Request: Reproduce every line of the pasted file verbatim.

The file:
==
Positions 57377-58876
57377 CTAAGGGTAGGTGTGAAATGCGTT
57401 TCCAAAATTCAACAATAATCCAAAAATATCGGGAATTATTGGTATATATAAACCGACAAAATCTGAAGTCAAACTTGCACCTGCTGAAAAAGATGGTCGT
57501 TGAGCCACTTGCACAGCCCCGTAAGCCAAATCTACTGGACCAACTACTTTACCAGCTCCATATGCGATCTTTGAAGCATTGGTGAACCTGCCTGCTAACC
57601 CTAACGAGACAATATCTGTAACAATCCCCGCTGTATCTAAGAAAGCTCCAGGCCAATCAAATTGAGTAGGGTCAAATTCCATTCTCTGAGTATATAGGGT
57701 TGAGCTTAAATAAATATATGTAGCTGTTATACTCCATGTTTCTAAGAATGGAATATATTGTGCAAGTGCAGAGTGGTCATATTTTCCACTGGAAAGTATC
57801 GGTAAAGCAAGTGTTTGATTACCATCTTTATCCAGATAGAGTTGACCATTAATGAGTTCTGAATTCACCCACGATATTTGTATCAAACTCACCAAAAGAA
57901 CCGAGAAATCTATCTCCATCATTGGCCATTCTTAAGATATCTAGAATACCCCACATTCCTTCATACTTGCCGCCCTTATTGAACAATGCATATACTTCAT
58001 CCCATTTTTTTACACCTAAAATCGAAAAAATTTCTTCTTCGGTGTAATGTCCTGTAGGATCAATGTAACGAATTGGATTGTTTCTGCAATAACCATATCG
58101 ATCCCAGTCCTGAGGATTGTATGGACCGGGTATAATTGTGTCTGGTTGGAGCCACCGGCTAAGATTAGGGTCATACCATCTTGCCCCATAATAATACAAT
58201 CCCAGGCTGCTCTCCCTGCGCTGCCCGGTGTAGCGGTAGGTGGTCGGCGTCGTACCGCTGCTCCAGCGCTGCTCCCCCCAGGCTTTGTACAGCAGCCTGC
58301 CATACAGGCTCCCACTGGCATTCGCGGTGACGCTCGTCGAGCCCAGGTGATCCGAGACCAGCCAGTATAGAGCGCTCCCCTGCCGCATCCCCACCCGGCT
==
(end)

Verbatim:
Positions 57377-58876
57377 CTAAGGGTAGGTGTGAAATGCGTT
57401 TCCAAAATTCAACAATAATCCAAAAATATCGGGAATTATTGGTATATATAAACCGACAAAATCTGAAGTCAAACTTGCACCTGCTGAAAAAGATGGTCGT
57501 TGAGCCACTTGCACAGCCCCGTAAGCCAAATCTACTGGACCAACTACTTTACCAGCTCCATATGCGATCTTTGAAGCATTGGTGAACCTGCCTGCTAACC
57601 CTAACGAGACAATATCTGTAACAATCCCCGCTGTATCTAAGAAAGCTCCAGGCCAATCAAATTGAGTAGGGTCAAATTCCATTCTCTGAGTATATAGGGT
57701 TGAGCTTAAATAAATATATGTAGCTGTTATACTCCATGTTTCTAAGAATGGAATATATTGTGCAAGTGCAGAGTGGTCATATTTTCCACTGGAAAGTATC
57801 GGTAAAGCAAGTGTTTGATTACCATCTTTATCCAGATAGAGTTGACCATTAATGAGTTCTGAATTCACCCACGATATTTGTATCAAACTCACCAAAAGAA
57901 CCGAGAAATCTATCTCCATCATTGGCCATTCTTAAGATATCTAGAATACCCCACATTCCTTCATACTTGCCGCCCTTATTGAACAATGCATATACTTCAT
58001 CCCATTTTTTTACACCTAAAATCGAAAAAATTTCTTCTTCGGTGTAATGTCCTGTAGGATCAATGTAACGAATTGGATTGTTTCTGCAATAACCATATCG
58101 ATCCCAGTCCTGAGGATTGTATGGACCGGGTATAATTGTGTCTGGTTGGAGCCACCGGCTAAGATTAGGGTCATACCATCTTGCCCCATAATAATACAAT
58201 CCCAGGCTGCTCTCCCTGCGCTGCCCGGTGTAGCGGTAGGTGGTCGGCGTCGTACCGCTGCTCCAGCGCTGCTCCCCCCAGGCTTTGTACAGCAGCCTGC
58301 CATACAGGCTCCCACTGGCATTCGCGGTGACGCTCGTCGAGCCCAGGTGATCCGAGACCAGCCAGTATAGAGCGCTCCCCTGCCGCATCCCCACCCGGCT